Temporal Tax on Net Assets or “ITAN”

    Between the second and the third week of April.

    Bank Debit Tax or “ITF”

    During the week following the fortnight of its accrual or by the due date for the payment of the annual income tax.

    Social Security Contribution

    Between the second and the third week of the following month.

    Salary tax (fifth-category income tax withholding)

    Between the second and the third week of the following month.

    Transfer pricing local report

    Between the second and the third week of June of the following year.

    Transfer pricing master file

    Between the second and the third week of September of the following year.

    Transfer pricing Country-by-country report

    Between the second and the third week of September of the following year.

    Accounting books

    Between the second and the third week of each month.

  3. Who are the key regulatory authorities? How easy is it to deal with them and how long does it take to resolve standard issues?

    The key regulatory authority is the National Superintendence of Customs and Tax Administration (Superintendencia Nacional de Aduanas y de Administración Tributaria), also known as SUNAT, per its Spanish acronym. This authority is responsible for the collection of taxes corresponding to the Central Government and for the enforcement of all related tax obligations. In such capacity, it continuously issues regulations or rulings intended to clarify aspects from the tax law, as well as to allow the fulfillment by taxpayers of their tax obligations.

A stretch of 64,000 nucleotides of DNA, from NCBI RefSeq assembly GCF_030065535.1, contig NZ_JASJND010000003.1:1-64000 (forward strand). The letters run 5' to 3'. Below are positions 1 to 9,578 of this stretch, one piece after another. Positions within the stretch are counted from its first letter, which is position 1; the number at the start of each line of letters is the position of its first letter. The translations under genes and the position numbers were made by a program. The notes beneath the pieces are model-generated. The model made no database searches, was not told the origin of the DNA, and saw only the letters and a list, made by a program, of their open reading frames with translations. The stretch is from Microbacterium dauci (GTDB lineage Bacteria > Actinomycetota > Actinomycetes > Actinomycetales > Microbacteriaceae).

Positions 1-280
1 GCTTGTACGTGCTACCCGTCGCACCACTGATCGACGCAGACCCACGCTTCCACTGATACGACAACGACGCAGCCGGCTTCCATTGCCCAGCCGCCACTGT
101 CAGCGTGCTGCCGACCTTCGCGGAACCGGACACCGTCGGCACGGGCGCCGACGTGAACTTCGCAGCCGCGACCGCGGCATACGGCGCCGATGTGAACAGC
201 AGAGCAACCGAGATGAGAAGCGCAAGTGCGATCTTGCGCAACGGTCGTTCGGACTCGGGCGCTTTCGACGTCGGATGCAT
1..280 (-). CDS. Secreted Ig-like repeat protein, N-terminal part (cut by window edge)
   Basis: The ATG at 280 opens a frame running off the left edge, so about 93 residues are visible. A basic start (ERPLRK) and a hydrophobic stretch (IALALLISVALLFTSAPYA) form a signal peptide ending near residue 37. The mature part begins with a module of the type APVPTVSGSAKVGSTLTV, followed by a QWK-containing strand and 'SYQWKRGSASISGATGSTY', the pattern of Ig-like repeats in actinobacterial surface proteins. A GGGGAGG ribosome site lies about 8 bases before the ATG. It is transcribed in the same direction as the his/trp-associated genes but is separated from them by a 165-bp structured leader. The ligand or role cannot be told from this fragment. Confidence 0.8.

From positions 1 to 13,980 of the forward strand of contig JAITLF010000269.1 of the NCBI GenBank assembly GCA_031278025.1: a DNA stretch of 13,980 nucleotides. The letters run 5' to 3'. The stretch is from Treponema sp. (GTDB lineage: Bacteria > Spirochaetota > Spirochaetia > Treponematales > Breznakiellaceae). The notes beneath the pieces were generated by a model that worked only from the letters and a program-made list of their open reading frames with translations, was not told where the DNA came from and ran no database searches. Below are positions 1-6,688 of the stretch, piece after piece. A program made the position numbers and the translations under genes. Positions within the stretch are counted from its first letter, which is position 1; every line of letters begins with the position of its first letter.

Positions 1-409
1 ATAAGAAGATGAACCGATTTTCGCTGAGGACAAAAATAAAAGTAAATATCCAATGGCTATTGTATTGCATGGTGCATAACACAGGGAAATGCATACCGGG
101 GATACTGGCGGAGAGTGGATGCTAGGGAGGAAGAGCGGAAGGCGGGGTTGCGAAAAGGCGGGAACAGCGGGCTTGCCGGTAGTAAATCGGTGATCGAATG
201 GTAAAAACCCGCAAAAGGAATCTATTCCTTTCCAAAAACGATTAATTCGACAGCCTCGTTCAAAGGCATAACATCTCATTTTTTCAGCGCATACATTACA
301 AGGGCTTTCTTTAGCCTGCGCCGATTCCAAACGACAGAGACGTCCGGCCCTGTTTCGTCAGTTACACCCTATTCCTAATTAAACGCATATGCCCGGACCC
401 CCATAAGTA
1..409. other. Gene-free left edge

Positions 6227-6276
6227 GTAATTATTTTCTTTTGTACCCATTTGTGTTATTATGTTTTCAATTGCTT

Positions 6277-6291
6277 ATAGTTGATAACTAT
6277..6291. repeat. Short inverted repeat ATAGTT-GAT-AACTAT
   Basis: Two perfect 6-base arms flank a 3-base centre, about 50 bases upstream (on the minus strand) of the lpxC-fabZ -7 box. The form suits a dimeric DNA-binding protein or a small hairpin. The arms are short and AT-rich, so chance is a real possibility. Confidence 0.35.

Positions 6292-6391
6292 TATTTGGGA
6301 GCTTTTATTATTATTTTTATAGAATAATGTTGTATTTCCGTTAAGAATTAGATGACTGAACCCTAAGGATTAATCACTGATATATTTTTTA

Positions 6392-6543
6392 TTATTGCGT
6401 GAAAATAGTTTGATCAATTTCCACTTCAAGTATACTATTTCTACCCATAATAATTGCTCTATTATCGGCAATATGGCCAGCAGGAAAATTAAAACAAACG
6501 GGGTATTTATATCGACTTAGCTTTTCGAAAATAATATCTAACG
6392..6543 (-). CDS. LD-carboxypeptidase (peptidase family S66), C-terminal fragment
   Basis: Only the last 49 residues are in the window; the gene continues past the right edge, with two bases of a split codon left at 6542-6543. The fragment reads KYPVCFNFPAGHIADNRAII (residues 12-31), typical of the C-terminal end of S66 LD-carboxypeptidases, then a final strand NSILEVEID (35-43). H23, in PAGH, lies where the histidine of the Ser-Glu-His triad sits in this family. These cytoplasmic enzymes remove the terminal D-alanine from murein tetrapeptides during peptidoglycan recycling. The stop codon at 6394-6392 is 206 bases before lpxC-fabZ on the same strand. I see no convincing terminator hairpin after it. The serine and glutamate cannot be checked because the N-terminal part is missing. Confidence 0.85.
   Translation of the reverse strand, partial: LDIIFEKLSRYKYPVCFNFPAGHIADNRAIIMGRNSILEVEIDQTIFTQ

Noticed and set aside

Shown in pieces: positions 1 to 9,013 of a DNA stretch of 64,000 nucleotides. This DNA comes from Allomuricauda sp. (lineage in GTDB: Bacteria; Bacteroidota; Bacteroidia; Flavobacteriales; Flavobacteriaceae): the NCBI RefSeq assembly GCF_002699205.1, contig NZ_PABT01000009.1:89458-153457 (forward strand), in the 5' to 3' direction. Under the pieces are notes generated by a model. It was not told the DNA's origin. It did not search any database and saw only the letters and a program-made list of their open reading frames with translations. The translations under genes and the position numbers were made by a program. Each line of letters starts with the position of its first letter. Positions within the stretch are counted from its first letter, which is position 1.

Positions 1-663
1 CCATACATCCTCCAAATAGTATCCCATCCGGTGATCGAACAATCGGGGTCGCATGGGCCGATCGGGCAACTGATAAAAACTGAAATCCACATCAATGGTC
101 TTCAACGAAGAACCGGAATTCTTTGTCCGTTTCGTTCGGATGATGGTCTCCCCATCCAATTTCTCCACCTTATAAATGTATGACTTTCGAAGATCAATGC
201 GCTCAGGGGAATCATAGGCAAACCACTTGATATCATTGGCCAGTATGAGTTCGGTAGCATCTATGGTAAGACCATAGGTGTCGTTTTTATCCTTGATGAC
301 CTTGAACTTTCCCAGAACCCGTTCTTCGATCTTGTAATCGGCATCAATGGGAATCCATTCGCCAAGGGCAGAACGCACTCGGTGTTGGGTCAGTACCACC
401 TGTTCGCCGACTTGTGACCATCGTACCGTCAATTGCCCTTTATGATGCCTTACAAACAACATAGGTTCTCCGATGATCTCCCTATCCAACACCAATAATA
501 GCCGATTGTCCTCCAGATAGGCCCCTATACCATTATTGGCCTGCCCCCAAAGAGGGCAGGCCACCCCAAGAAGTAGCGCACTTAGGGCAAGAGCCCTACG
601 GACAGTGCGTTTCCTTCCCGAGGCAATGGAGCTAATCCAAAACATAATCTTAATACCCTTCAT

SUNAT is responsible for the design and setting up of the platforms which taxpayers must employ to fulfill their tax obligations. Also, it enacts the regulations necessary for the operation of the mechanisms that have been set to assure the payment of taxes, such as the VAT withholdings and advance payments, the enforced collection of debts, etc.

    Dealing with the Tax Authority can be a cumbersome matter when it comes to the number of formal obligations that need be fulfilled by taxpayers. Pursuant to the World Bank, the time required by taxpayers to fulfil their tax obligations was, in 2018, equal to 260 hours.
    On the other hand, while the tax regulations set the timeframe for the carrying out of an audit in one year (extendible to one more), this term is frequently extended and the time required to attend claims from the taxpayers at the administrative stage extends far beyond the established terms of 9 months at the first instance and 12 months in the second instance at the Tax Court. In practice, the time required to get a response on a claim at the administrative stage can go from 2 to 9 years, depending on the complexity of the case.

    Finally, the time required to get a tax refund can vary between 2 months in case of income tax refunds to individuals, to 6 months in case of VAT refunds, provided, however, that the application submitted by the taxpayer is not rejected for in the latter case the time required to get the refund can extend for some additional months or years, depending on the complexity of the case.

  4. Are tax disputes capable of adjudication by a court, tribunal or body independent of the tax authority, and how long should a taxpayer expect such proceedings to take?